Time’s up for hunt­ing

The Peterborough Evening Telegraph - - YOUR VIEWS -

Ican un­der­stand the ir­ri­ta­tion of hunt mem­bers at be­ing banned from killing foxes with hounds. Just as I can un­der­stand the ir­ri­ta­tion of smok­ers who can’t sit in a pub and en­joy a pint and a smoke.

They are be­ing stopped from do­ing what they want to do, of course they are ir­ri­tated.

But that doesn’t make what they are do­ing right. And it doesn’t mean they can dis­obey the law.

And that is what a judge de­cided Fitzwilliam hunts­man Ge­orge Adams did on a New Year’s Day hunt at Wans­ford in Jan­uary 2016.

I am a lover of tra­di­tion and the sights and sounds of the hunt with the hunters on horse­back in their red jack­ets sur­rounded by their hounds on a frosty morn­ing in a pic­turesque vil­lage is quintessen­tially Bri­tish.

But hunt­ing has a darker side to it than this set­piece for the cam­eras.

I am a meat-eater and have no il­lu­sions about the red raw sav­agery of na­ture nor the cold, clin­i­cal re­al­ity of an­i­mal farm­ing.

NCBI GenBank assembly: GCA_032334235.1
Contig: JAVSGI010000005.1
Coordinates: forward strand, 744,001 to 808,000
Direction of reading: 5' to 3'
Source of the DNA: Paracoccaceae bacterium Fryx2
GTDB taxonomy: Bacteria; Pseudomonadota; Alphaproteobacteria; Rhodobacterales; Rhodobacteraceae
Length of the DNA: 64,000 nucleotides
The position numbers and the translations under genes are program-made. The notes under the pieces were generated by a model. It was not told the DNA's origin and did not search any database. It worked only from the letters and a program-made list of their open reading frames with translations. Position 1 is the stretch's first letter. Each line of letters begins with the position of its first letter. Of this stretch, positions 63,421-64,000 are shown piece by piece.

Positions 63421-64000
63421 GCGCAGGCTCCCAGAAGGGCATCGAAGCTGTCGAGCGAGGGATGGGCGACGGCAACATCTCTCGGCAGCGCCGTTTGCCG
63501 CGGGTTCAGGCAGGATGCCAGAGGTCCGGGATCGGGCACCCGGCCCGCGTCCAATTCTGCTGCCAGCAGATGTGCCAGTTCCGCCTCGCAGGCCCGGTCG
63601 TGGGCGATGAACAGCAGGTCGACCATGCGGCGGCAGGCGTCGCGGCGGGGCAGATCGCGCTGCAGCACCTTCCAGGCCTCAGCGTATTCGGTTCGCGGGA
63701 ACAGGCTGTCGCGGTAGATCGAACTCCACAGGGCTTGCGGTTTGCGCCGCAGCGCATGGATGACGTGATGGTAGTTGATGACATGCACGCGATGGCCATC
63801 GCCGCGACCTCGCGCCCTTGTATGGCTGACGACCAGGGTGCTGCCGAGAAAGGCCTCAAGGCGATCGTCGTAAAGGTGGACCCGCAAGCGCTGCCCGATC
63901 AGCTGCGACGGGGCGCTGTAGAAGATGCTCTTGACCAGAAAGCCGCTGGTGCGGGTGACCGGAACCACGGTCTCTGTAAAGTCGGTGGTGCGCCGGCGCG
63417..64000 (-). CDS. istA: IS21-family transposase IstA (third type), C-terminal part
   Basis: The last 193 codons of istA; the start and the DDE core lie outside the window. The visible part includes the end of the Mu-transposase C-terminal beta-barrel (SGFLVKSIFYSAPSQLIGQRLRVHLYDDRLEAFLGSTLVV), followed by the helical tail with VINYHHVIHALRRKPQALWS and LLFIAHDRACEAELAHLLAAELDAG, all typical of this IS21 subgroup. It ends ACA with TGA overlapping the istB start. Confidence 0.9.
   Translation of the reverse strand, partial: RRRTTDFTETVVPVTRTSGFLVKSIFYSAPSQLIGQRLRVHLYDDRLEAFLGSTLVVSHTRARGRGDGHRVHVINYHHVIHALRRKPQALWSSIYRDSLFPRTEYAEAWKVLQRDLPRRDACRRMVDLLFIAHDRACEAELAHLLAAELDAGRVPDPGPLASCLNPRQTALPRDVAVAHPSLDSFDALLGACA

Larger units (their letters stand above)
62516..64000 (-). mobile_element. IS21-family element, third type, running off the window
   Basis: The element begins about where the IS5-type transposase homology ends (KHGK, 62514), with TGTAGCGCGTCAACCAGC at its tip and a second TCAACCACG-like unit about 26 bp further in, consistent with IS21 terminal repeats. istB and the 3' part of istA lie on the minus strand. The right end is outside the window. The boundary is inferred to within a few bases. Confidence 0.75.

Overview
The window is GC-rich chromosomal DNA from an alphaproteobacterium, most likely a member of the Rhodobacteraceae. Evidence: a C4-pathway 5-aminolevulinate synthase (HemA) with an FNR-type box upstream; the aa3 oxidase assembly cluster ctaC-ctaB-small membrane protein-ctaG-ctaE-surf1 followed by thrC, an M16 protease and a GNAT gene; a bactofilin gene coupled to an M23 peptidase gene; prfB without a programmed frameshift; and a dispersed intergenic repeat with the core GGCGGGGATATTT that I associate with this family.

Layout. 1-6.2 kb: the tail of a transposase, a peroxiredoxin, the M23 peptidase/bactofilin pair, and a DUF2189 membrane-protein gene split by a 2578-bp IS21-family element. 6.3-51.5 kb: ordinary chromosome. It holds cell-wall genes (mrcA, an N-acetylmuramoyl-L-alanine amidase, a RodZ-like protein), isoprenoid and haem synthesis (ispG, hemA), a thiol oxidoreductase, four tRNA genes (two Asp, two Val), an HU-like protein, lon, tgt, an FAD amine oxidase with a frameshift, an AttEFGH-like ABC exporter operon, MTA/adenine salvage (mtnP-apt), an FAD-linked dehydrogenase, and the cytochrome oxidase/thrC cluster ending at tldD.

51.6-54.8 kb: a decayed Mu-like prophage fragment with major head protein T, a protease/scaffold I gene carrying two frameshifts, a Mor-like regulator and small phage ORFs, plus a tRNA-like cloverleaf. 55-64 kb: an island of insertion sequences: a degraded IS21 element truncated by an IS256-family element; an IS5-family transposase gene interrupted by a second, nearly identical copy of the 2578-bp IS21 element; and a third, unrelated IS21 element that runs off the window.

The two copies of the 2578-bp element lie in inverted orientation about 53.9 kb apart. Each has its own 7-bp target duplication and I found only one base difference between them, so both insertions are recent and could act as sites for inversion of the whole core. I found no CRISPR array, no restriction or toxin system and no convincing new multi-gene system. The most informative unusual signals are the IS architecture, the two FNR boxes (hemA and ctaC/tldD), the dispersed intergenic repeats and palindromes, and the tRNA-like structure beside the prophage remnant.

But the prob­lem I have with hunt­ing, shared I be­lieve with most peo­ple, is the plea­sure the hunters take in the pur­suit even if it doesn’t re­sult in the death of the quarry.

When the law was changed to ban the killing of foxes by hunt­ing it was a half-way house. The politi­cians should have been bolder and banned it out­right.

Adams was asked in court if his in­ten­tion was to kill the fox with hounds.

His re­ply was: “Ab­so­lutely no. We wanted to flush it out for the bird of prey.’’

That would be le­gal, and that’s the prob­lem, be­cause that’s still wrong.

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